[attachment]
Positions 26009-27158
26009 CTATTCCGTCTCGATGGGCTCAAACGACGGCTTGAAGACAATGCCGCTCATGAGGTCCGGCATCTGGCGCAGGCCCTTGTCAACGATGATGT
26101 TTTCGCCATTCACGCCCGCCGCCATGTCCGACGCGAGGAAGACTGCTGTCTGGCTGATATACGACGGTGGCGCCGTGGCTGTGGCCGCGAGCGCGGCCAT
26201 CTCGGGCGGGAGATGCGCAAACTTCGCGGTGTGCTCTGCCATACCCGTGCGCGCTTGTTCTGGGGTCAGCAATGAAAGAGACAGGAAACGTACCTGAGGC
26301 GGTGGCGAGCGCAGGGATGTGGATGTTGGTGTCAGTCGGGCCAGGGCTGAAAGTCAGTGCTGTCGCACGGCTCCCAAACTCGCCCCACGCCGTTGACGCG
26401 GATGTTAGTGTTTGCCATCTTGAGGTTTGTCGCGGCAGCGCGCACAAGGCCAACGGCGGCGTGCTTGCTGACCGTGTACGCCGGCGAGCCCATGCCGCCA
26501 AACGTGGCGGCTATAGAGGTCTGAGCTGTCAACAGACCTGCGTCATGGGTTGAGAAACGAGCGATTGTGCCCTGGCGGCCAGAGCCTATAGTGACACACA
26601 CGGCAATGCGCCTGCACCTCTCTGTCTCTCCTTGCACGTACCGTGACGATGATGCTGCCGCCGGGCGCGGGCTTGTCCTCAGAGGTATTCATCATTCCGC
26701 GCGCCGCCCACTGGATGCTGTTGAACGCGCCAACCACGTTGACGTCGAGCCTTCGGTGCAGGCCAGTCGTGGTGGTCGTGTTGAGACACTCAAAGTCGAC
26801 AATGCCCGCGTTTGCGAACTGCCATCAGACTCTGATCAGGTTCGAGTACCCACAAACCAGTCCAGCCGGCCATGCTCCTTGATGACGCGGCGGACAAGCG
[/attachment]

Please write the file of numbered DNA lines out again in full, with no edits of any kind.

Positions 26009-27158
26009 CTATTCCGTCTCGATGGGCTCAAACGACGGCTTGAAGACAATGCCGCTCATGAGGTCCGGCATCTGGCGCAGGCCCTTGTCAACGATGATGT
26101 TTTCGCCATTCACGCCCGCCGCCATGTCCGACGCGAGGAAGACTGCTGTCTGGCTGATATACGACGGTGGCGCCGTGGCTGTGGCCGCGAGCGCGGCCAT
26201 CTCGGGCGGGAGATGCGCAAACTTCGCGGTGTGCTCTGCCATACCCGTGCGCGCTTGTTCTGGGGTCAGCAATGAAAGAGACAGGAAACGTACCTGAGGC
26301 GGTGGCGAGCGCAGGGATGTGGATGTTGGTGTCAGTCGGGCCAGGGCTGAAAGTCAGTGCTGTCGCACGGCTCCCAAACTCGCCCCACGCCGTTGACGCG
26401 GATGTTAGTGTTTGCCATCTTGAGGTTTGTCGCGGCAGCGCGCACAAGGCCAACGGCGGCGTGCTTGCTGACCGTGTACGCCGGCGAGCCCATGCCGCCA
26501 AACGTGGCGGCTATAGAGGTCTGAGCTGTCAACAGACCTGCGTCATGGGTTGAGAAACGAGCGATTGTGCCCTGGCGGCCAGAGCCTATAGTGACACACA
26601 CGGCAATGCGCCTGCACCTCTCTGTCTCTCCTTGCACGTACCGTGACGATGATGCTGCCGCCGGGCGCGGGCTTGTCCTCAGAGGTATTCATCATTCCGC
26701 GCGCCGCCCACTGGATGCTGTTGAACGCGCCAACCACGTTGACGTCGAGCCTTCGGTGCAGGCCAGTCGTGGTGGTCGTGTTGAGACACTCAAAGTCGAC
26801 AATGCCCGCGTTTGCGAACTGCCATCAGACTCTGATCAGGTTCGAGTACCCACAAACCAGTCCAGCCGGCCATGCTCCTTGATGACGCGGCGGACAAGCG